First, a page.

Given the modern security environment in which our networks and systems exist, organizations like incident response teams and security operations centers focus on the state of our own systems and networks. Outside of unusually large spikes, such as those from a Slammer-scale worm, global threat level is relatively uninteresting in this context because it isn’t actionable. We might be interested in regular summaries of those global data (e.g. daily/weekly briefings), but not for minute-to-minute dashboards. So the sorts of cruft that many organizations throw into their dashboards really provide zero or even negative value: high-level threat intelligence or generic indicator feeds like those from ThreatExpert or DShield may have their uses, but not here. And the color-coded DHS-style “threat levels” provide even less value, because they tell us nothing about the risks in our own environments.
So what would we want to see on network security dashboards? Focus on the realities of modern network security, which means monitoring high-probability threats rather than what’s easiest to understand by executives or, worse, based on a decade-old threat model. We don’t care about port scans or negatively correlated IDS alerts (e.g. those for which we know the asset is not vulnerable). Firewall logs can provide some value, primarily as a proxy for netflow-type data. In general, if a perimeter security device blocks the attack, we don’t need to display it on a dashboard. The firewall or similar device did its job, and we care about detecting incidents rather than all attacks.
Dashboards need to present data that have two principal qualities: low false positive rates and immediate action available. The data should also allow the analyst to drill down to more detail for maximum utility, because data without context can create confusion and inefficiencies. In a general sense, we can divide up our dashboards into two types based on their appropriate level of visibility.
Primary dashboards need to be constantly visible and updated relatively frequently. These should include the types of data that would be on the large monitors visible to everyone in a SOC.
- Anomalous outbound connections or extrusion detection. Outbound flows can help identify compromised systems, once you whitelist normal connections like those from your proxy servers, mail relays, etc.
- Anomalous VPN logins, meaning those not whitelisted as coming from known-good addresses at normal times. As a first pass, you might show logins from foreign countries depending on your organization’s needs. This might be a candidate for machine learning to identify normal addresses and login times.
- Host sweep results, such as from a tool like Mandiant Intelligent Response looking for indicators of compromise. Other host-based IDS systems may also provide value here, but they often have very high false-positive rates that limit their usefulness on dashboards.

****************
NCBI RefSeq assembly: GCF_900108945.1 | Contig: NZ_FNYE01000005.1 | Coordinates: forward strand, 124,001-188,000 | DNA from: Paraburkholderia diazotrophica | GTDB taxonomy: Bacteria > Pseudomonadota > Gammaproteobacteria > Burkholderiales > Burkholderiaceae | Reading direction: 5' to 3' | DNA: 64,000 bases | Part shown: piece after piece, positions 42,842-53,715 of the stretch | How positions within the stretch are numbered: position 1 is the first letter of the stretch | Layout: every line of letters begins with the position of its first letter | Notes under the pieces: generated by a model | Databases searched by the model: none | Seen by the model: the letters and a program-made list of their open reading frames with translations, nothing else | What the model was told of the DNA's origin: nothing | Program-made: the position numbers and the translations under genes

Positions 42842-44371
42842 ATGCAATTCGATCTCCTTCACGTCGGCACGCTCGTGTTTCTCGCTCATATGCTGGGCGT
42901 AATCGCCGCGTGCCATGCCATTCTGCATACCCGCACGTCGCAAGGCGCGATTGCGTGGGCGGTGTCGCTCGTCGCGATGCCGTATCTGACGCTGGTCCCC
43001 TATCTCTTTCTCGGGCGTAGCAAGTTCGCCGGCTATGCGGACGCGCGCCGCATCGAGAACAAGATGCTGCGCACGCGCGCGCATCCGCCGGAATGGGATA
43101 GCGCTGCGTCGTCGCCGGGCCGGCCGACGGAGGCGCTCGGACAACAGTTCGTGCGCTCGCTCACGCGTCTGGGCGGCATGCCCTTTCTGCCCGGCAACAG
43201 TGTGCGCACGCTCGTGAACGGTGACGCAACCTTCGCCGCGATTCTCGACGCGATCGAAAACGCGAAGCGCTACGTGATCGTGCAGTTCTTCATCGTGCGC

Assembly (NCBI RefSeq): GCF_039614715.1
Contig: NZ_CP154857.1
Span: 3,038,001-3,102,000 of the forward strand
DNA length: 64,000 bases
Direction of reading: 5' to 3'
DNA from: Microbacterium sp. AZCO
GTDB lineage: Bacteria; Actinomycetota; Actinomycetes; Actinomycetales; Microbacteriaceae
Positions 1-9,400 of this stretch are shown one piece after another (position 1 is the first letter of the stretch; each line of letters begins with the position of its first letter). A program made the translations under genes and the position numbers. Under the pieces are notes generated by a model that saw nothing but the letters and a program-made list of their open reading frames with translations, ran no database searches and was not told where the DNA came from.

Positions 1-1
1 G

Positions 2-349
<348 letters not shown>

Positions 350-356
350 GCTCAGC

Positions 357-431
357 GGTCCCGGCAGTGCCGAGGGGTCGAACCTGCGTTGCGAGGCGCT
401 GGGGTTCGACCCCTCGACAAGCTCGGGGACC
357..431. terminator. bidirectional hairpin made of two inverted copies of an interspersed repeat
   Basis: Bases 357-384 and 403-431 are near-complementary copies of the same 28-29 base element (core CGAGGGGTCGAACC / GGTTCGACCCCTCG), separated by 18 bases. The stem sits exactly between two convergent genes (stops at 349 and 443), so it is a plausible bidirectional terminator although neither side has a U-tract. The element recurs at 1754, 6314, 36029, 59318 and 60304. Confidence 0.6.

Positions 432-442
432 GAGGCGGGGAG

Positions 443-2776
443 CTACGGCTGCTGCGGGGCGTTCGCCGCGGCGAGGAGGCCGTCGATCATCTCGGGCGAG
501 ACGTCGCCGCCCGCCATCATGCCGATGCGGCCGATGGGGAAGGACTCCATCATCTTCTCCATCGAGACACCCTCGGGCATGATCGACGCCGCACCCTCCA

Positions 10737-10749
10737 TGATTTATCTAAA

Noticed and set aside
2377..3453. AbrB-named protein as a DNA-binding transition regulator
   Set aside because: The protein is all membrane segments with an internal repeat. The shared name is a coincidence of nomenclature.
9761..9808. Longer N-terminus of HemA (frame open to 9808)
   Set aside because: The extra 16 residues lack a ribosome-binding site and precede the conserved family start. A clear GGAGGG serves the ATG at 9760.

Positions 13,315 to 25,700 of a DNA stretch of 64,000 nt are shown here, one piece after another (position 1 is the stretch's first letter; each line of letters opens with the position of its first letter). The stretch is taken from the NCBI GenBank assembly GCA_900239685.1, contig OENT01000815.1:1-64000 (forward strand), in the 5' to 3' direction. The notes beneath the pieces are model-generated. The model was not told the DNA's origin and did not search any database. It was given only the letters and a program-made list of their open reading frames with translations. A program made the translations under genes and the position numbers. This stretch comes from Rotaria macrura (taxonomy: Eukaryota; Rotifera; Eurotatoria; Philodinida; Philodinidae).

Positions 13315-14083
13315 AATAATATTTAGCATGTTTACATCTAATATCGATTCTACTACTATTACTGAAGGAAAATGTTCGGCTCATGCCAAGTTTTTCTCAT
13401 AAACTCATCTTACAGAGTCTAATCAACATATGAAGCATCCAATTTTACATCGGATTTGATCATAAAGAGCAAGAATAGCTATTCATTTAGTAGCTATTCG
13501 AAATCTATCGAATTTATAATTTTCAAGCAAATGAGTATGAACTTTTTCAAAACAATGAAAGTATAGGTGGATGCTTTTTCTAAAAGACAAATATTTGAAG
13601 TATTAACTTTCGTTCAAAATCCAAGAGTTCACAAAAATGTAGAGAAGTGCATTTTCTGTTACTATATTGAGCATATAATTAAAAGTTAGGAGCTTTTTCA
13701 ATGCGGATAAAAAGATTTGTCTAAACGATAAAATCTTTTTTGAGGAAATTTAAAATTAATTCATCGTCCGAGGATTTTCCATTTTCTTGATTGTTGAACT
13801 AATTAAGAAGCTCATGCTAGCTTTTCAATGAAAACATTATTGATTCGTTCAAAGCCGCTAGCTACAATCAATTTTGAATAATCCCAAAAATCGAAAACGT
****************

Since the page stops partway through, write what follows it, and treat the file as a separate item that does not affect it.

- Network-based malware, such as FireEye or similar. Securosis has a particularly useful introduction to this tech.
- Bandwidth utilization, possibly plotted against normal or past data. Most network management teams already have a tool like MRTG. This helps you see DDOS attacks as they occur.
- Correlated IDS alerts, hopefully filtered through a SIEM so that you properly integrate asset and vulnerability data. I make a point of only listing high-confidence, high-severity alerts in my dashboards.
- WAF notifications help identify attacks using port 80 that firewalls will ignore and most regular network IDS do not handle very well. SQL injection is still a significant vector, and you ignore it at your own peril.
- Social media monitoring may deserve its own separate process, but it can play a role here as part of OSINT monitoring. Think in terms of watching pastebin and Twitter for interesting and relevant hits. For now, I’d consider this highly experimental in most organizations.
Secondary dashboards should be available for rapid review so that they can immediately present useful info to an analyst. These include summaries and visualizations that an analyst will want to have immediately available but will not need immediately visible at all times. As an example, my secondary dashboards include:
- Session lists to show logged-in users, especially on VPN. Windows domain logins can also be useful, though take care with scaling issues.
- Recent traffic, though think carefully about what to exclude here. I don’t find it useful to have a dashboard showing TCP 80 traffic to web servers, TCP 25 on SMTP relays, or UDP 53 to DNS servers. I keep those logs available, but not displayed like this. Your environment will dictate the sorts of things you want to display here, but you can start by looking at the logic for anomalous outbound connections and removing some of the filters.
- IDS data also has value on a secondary dashboard, including uncorrelated or lower-priority alerts. You may identify attackers that use ineffective vectors before they find the ones that work.
This should just present a starting point to think about your own near real-time displays and dashboards. Look for what makes sense for your organization and will enable you to detect incidents, rather than possible “security-relevant” data that seems easier to understand at first glance.